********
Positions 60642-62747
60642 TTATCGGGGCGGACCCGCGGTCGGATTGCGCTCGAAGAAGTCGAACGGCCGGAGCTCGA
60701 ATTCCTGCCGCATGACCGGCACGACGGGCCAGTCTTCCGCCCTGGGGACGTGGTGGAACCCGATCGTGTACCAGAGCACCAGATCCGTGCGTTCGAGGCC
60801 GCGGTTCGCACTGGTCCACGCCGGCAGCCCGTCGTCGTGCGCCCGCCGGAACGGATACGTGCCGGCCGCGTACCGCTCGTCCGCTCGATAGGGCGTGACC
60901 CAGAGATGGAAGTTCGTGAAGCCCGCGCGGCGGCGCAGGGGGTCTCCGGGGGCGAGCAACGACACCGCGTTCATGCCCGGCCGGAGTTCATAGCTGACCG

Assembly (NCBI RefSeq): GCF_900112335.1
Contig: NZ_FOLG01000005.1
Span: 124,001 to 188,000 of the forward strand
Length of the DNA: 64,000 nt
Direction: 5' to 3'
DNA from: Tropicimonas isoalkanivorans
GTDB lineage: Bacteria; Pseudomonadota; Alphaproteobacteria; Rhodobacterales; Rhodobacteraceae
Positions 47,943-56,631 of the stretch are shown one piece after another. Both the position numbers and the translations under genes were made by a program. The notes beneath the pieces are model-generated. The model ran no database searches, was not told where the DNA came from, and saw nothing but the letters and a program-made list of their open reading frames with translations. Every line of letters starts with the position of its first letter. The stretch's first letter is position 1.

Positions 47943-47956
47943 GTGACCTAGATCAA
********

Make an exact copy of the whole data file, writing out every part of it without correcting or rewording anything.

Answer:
Positions 60642-62747
60642 TTATCGGGGCGGACCCGCGGTCGGATTGCGCTCGAAGAAGTCGAACGGCCGGAGCTCGA
60701 ATTCCTGCCGCATGACCGGCACGACGGGCCAGTCTTCCGCCCTGGGGACGTGGTGGAACCCGATCGTGTACCAGAGCACCAGATCCGTGCGTTCGAGGCC
60801 GCGGTTCGCACTGGTCCACGCCGGCAGCCCGTCGTCGTGCGCCCGCCGGAACGGATACGTGCCGGCCGCGTACCGCTCGTCCGCTCGATAGGGCGTGACC
60901 CAGAGATGGAAGTTCGTGAAGCCCGCGCGGCGGCGCAGGGGGTCTCCGGGGGCGAGCAACGACACCGCGTTCATGCCCGGCCGGAGTTCATAGCTGACCG

Assembly (NCBI RefSeq): GCF_900112335.1
Contig: NZ_FOLG01000005.1
Span: 124,001 to 188,000 of the forward strand
Length of the DNA: 64,000 nt
Direction: 5' to 3'
DNA from: Tropicimonas isoalkanivorans
GTDB lineage: Bacteria; Pseudomonadota; Alphaproteobacteria; Rhodobacterales; Rhodobacteraceae
Positions 47,943-56,631 of the stretch are shown one piece after another. Both the position numbers and the translations under genes were made by a program. The notes beneath the pieces are model-generated. The model ran no database searches, was not told where the DNA came from, and saw nothing but the letters and a program-made list of their open reading frames with translations. Every line of letters starts with the position of its first letter. The stretch's first letter is position 1.

Positions 47943-47956
47943 GTGACCTAGATCAA